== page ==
The new Bribery Act came into force on 1 July 2011 and applies to corporate bodies and partnerships operating under UK Law or which carry on business in the UK.

It therefore applies to the University of Dundee. See also: Anti-Bribery Policy‌

What is it?

The Act creates 4 offences:

  1. promising or offering a bribe;
  2. requesting, agreeing to or accepting a bribe;
  3. bribing a foreign public official; and
  4. a corporate offence of failure to prevent bribery by persons associated with an organisation.

What is the University's response?

In response to the Act, the University Court, at its meeting on 26 April 2011, approved an Anti-Bribery Policy.

In summary, the statement:

  1. emphasises the University's commitment to honesty and integrity;
  2. condemns all acts of bribery and corruption;
  3. sets out the responsibilities of all members of staff, students and any other persons performing a service for or otherwise representing the University
  4. sets out the extent and applicability of the statement; and
  5. makes clear that the perpetration of bribery may constitute gross misconduct.

A number of awareness raising sessions are planned over the next year to support staff in familiarising themselves with their individual responsibilities and the consequences for them and the University created by the introduction of the legislation. The University also has a responsibility to ensure broad compliance with the legal requirements and will therefore carry out audit and monitoring from time to time.

What are our individual responsibilities?

Staff, students and others working for or on behalf of the University have a responsibility to:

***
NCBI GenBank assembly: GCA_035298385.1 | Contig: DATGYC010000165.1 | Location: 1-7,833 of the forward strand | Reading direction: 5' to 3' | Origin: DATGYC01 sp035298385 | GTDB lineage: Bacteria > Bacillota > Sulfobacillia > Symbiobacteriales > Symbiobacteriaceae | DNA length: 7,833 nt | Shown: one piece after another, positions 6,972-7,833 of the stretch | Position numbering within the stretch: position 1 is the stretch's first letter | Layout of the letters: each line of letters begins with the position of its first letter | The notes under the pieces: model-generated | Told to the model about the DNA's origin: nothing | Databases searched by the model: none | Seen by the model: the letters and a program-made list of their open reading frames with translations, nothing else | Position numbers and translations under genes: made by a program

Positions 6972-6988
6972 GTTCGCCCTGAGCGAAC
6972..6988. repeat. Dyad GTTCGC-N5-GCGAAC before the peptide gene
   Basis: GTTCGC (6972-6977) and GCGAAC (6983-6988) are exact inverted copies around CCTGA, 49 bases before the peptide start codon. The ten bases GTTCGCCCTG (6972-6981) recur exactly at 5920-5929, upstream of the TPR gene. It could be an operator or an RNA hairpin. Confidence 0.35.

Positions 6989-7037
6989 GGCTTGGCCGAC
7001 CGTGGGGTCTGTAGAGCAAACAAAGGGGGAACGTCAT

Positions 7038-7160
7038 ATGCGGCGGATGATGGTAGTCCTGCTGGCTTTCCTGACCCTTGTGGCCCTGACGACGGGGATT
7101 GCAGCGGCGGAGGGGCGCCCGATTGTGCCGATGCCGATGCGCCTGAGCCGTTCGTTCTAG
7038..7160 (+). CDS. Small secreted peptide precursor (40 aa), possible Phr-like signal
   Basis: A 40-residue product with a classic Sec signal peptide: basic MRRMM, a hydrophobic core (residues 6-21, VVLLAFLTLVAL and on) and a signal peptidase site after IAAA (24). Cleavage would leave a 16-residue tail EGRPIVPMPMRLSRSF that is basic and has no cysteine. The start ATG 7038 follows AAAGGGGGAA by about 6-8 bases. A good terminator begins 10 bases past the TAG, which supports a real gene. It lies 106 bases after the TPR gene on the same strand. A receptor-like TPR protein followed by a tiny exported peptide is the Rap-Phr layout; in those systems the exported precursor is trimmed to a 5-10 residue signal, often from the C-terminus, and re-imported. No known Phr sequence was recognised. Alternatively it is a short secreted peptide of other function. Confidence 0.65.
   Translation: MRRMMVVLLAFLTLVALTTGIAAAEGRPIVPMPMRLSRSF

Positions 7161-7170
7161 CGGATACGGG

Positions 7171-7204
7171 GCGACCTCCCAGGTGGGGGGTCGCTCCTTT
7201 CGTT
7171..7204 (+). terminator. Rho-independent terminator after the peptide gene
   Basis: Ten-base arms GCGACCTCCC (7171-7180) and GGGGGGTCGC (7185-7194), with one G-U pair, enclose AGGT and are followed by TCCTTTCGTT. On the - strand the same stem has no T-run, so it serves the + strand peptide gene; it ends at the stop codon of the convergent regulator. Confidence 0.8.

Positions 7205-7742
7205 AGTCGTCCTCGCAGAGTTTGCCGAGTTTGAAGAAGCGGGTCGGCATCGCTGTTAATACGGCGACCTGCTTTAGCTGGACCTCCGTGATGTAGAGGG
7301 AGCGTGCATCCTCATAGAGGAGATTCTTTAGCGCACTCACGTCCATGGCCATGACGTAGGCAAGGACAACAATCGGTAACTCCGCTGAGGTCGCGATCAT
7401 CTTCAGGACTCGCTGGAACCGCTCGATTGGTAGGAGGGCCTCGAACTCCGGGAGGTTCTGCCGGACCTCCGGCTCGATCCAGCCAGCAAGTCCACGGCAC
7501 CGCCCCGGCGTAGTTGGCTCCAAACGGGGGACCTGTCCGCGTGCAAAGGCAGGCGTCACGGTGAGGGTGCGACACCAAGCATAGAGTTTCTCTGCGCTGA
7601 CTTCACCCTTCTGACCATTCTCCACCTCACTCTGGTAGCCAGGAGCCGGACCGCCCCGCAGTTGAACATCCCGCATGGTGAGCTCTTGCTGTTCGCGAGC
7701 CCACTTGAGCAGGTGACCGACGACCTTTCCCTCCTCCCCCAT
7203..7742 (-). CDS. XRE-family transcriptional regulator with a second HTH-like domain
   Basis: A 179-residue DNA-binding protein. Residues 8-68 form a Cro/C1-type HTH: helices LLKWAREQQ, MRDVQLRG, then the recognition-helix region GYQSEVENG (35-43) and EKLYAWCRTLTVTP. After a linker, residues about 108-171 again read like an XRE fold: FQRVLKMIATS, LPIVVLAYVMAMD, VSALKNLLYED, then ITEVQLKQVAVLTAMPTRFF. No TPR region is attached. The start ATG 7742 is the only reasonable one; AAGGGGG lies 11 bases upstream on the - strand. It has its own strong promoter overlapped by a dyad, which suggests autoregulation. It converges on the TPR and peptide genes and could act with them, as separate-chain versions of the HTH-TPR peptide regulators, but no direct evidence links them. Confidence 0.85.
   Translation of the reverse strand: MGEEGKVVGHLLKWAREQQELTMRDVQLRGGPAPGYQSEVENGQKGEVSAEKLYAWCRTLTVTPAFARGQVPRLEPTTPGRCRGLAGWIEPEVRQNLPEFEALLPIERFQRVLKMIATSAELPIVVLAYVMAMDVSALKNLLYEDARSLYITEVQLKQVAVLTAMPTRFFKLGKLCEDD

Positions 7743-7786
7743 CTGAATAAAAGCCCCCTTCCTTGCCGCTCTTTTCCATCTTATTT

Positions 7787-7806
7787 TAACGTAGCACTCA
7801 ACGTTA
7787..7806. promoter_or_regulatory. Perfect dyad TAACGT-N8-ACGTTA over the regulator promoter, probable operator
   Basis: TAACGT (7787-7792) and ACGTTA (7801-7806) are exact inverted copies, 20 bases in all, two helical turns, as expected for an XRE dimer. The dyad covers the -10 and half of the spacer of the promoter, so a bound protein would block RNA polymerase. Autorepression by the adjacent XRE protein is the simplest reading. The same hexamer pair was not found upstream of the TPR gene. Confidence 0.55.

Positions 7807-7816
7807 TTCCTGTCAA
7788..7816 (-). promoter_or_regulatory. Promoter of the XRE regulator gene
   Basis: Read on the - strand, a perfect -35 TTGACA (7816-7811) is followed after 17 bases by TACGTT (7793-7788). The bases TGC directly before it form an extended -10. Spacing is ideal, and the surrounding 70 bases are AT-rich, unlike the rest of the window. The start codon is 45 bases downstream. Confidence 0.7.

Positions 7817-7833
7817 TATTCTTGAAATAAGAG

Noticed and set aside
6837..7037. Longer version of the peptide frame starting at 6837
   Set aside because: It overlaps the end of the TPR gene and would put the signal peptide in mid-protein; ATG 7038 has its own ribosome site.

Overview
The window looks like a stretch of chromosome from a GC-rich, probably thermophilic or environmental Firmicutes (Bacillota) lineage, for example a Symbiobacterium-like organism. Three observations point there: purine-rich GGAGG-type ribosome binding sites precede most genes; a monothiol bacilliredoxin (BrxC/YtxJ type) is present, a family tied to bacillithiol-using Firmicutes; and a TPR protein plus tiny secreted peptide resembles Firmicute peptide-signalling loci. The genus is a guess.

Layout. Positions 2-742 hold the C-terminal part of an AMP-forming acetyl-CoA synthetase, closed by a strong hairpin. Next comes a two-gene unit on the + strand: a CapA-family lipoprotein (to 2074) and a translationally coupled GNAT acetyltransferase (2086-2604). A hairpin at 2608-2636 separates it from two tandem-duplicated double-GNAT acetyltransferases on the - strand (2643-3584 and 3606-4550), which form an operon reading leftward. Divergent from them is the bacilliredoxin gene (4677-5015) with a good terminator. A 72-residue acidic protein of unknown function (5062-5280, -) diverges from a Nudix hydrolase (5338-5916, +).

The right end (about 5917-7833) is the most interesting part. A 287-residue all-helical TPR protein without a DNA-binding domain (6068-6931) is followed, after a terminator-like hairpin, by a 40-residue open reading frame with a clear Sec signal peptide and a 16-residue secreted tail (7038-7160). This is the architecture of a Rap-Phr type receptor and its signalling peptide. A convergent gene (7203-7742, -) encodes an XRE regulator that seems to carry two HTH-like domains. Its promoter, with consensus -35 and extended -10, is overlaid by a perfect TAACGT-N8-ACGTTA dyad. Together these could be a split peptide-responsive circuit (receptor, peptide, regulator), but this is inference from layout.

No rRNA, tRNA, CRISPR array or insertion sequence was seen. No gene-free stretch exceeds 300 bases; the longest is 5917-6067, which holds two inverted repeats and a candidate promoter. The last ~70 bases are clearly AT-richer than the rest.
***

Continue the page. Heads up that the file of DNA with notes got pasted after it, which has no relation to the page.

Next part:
• act at all times with propriety, and in particular in relation to the use of public funds;
  • conduct themselves with integrity, objectivity, openness, honesty and leadership (in accordance with the principles identified by the Committee on Standards in Public Life);
  • be alert to the possibility of bribery;
  • report any suspect behaviour promptly (see the Whistleblowing Policy); and
  • co-operate with those conducting associated investigations;

What are the risk areas?

The larger an institution and the further its global reach, then the greater the risk under the new bribery legislation.  However the Bribery Act focuses on 'proportionality' and consequently the University has identified the following as potential risk areas. Staff should of course be vigilant at all times to the possibility of bribery and corruption. 

  • accepting or offering gifts or hospitality (see the Gifts & Hospitality Policy webpages);
  • student and staff recruitment;
  • visits abroad, particularly to countries where bribery and corruption are known to take place;
  • procurement of goods and services for the University;
  • negotiation of contracts, collaborative agreements or other (quasi-)commercial relationships.

Other relevant University policies

Further Information

Please be alert to a series of frequently asked questions which over time will be added to these webpages.

In Scotland, the Crown Office and the Procurator Fiscal Service have issued guidance to enable institutions to self report instances of corruption for the possibility of more lenient treatment.  Penalties on conviction are ten years maximum in prison or an unlimited fine.

In the meantime questions about the implications of the Anti-Bribery Policy Statement and the Bribery Act itself should be directed to:

  • Dr Neale Laker, Director of Policy, Governance & Legal Affairs (, or x85104)
  • Mr Umran Sarwar, Director of Legal (, x85340)

External Links